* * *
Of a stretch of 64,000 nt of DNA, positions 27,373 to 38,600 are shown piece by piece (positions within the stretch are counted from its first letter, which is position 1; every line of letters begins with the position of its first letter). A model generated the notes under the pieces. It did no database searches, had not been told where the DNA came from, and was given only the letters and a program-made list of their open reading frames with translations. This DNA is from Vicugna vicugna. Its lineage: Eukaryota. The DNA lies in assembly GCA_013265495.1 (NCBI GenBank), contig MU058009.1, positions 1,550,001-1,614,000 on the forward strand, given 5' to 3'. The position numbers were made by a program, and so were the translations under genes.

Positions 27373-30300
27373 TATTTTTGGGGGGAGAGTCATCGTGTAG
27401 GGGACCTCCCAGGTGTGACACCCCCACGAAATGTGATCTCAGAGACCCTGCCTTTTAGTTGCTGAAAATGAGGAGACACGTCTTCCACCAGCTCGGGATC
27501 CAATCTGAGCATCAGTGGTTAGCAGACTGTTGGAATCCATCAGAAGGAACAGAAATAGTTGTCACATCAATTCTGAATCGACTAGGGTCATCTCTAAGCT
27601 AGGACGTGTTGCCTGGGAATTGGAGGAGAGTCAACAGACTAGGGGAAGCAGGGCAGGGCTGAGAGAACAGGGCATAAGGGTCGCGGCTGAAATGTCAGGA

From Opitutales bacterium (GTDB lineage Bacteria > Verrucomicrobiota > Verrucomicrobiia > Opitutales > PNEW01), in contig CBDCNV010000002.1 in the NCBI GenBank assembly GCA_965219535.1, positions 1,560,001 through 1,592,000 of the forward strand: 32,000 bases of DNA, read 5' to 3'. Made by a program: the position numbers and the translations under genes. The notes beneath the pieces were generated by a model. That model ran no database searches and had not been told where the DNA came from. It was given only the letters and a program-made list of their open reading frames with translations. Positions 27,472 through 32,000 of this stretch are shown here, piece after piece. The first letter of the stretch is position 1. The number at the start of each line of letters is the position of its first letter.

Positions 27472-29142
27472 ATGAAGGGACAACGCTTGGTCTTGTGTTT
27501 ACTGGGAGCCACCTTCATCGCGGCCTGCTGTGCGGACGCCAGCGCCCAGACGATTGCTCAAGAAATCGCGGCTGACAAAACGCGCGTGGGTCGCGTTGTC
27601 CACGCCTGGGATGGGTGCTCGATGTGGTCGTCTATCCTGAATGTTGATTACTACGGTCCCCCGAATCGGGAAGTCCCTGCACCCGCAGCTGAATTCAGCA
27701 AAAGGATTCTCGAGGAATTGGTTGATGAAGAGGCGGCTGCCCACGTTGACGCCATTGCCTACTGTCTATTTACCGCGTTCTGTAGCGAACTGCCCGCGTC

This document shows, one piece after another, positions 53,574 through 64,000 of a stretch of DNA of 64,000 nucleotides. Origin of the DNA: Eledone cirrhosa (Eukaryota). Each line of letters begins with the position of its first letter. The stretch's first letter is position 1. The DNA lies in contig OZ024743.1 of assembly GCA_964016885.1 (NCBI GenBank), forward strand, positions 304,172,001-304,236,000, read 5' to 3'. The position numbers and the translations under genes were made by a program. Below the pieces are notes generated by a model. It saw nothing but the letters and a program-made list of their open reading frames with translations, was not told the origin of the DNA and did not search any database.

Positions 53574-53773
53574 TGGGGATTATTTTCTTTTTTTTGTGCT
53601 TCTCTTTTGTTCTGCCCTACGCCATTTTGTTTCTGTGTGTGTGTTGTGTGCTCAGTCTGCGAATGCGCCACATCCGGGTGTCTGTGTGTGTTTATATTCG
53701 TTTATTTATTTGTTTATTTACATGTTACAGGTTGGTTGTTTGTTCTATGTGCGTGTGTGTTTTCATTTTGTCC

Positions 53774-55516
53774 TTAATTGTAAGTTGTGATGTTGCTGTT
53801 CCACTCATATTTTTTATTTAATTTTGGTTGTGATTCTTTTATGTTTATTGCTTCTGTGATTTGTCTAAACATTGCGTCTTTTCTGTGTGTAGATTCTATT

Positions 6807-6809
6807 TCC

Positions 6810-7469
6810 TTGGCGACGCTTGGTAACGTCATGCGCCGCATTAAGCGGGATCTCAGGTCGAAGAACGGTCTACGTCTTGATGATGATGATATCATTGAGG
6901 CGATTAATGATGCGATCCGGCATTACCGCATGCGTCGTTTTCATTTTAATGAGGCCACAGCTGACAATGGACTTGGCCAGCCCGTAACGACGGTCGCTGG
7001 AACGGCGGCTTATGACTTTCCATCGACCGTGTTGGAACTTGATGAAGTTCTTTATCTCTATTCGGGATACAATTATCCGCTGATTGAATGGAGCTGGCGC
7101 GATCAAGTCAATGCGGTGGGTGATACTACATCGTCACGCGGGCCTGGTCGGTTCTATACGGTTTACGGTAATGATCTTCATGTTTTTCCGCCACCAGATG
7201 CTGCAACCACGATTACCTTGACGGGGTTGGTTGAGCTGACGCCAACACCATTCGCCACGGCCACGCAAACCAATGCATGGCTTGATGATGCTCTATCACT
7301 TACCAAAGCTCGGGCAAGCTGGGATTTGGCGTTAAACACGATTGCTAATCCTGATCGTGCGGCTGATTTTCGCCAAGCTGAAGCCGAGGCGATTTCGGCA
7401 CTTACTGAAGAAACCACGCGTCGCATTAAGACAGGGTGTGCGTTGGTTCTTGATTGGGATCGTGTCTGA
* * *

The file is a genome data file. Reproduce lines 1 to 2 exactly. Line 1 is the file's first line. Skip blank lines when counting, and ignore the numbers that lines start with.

Of a stretch of 64,000 nt of DNA, positions 27,373 to 38,600 are shown piece by piece (positions within the stretch are counted from its first letter, which is position 1; every line of letters begins with the position of its first letter). A model generated the notes under the pieces. It did no database searches, had not been told where the DNA came from, and was given only the letters and a program-made list of their open reading frames with translations. This DNA is from Vicugna vicugna. Its lineage: Eukaryota. The DNA lies in assembly GCA_013265495.1 (NCBI GenBank), contig MU058009.1, positions 1,550,001-1,614,000 on the forward strand, given 5' to 3'. The position numbers were made by a program, and so were the translations under genes.

Positions 27373-30300